The Type of Fan Substantially Affects the Fan Curve and Real-World Flow

You are unlikely to be able to obtain either a fan curve for a given range hood nor a resistance curve for your installation. This is not a practical problem in selecting a fan. That is because range hood fans are one of two general fan types each with a dramatically different capability.

Centrifugal Fans

enter image description here

Curves N1 and N2 are typical of a centrifugal fan in that they are able to create meaningful airflow despite static pressure encountered in the installation.

Axial Fans

enter image description here

Fig2 shows a third fan curve A1 which is typical of an axial fan in that it stops producing any meaningful flow at very low static pressures.

Qualitative Comparison

Note that if you were to look at the manufacturer's specifications for the centrifugal fan that has curves N1 and N2 it would be in the same ballpark as the axial fan with curve A1.

But look what happens when these two fan types encounter the resistance of your system with the windows closed (SC1). The operating point of the centrifugal fan at the high RPM is shown at "B" while the operating point of the axial fan is shown at "D".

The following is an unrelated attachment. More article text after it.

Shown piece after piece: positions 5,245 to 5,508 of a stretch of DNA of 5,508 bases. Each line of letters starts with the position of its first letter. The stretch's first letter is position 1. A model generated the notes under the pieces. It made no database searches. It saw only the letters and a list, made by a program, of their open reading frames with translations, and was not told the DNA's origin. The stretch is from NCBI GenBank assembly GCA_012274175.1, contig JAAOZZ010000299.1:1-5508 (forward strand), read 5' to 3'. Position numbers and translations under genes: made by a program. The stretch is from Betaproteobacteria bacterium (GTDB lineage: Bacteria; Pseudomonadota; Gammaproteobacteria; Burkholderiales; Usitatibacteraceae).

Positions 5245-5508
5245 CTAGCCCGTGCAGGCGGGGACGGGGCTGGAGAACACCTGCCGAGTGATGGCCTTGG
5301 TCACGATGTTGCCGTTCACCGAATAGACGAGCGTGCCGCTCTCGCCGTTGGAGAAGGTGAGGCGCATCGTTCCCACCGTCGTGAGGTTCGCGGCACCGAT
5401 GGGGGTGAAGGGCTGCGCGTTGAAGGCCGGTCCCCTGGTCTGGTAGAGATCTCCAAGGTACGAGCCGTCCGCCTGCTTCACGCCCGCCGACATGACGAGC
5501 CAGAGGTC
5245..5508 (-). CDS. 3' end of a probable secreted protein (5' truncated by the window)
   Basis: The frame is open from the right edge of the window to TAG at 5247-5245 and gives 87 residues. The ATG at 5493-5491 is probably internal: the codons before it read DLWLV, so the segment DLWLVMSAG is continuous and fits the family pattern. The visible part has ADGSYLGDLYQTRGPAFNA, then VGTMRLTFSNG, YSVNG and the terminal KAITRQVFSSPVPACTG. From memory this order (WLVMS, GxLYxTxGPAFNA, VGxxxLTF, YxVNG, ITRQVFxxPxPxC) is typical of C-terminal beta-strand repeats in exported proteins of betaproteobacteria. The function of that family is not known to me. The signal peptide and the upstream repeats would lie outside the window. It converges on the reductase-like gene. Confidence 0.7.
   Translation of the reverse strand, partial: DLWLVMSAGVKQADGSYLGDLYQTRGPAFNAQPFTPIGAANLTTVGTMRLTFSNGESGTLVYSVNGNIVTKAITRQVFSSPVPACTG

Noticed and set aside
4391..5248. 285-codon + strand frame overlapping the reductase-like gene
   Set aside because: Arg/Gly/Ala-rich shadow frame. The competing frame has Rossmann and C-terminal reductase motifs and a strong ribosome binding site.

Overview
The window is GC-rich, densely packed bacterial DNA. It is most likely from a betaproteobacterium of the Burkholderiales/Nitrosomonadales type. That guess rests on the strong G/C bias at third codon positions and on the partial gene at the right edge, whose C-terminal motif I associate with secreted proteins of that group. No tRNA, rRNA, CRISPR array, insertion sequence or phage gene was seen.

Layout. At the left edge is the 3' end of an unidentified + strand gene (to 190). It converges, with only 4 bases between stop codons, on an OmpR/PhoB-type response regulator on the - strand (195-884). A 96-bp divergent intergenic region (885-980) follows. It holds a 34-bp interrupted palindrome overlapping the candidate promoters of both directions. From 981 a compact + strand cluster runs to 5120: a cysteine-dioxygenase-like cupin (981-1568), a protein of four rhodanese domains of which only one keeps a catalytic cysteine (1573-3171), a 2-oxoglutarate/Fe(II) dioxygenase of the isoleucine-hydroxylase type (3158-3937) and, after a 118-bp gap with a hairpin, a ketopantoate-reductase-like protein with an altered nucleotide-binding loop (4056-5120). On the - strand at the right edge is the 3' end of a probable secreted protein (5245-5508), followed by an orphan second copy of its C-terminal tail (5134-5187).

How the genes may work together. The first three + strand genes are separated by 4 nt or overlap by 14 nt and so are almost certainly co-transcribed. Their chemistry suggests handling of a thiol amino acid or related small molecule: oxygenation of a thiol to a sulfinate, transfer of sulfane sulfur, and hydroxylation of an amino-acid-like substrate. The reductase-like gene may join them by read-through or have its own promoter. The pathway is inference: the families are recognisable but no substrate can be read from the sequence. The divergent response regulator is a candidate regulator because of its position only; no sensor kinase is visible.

Note that the air flow of the axial fan when installed is only about 1/3 of the centrifugal fan despite the manufacturer's specifications for airflow being comparable.1

Note also that the airflow at the operating point is only about 1/4 of the manufacturer's specification for the axial fan, while it is more the 3/4 for the centrifugal fan.1

enter image description here

Epilogue: The Oft-Forgotten Makeup Air Path

Remember, each cubic foot of air that you exhaust has to be made up somewhere else in the house. This might be an open window, your furnace's makeup path, the exhaust gases of a fireplace - yikes!, a backflowing bathroom exhaust fan, sewer gases sucked out of air admittance valves, etc. When you have an operating centrifugal range hood fan specified at several hundred or a thousand CFM, you should have a good source of make-up air. Otherwise, you might end up with unhealthy air from unexpected places being sucked into your home.

1 These ratios are for this particular hypothetical graph. They are meant to be instructive about the magnitude of the difference between actual and manufacturer's specified flow rates. By no means are these specific ratios generally applicable. What is generally applicable, however, is that the flow rate for axial range hood fans drops off significantly faster with static pressure than for centrifugal fans.

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wow, this is a great answer! thank you. –  Michael Bishop Jan 15 '13 at 22:44
    
You're welcome. –  alx9r Jan 15 '13 at 22:49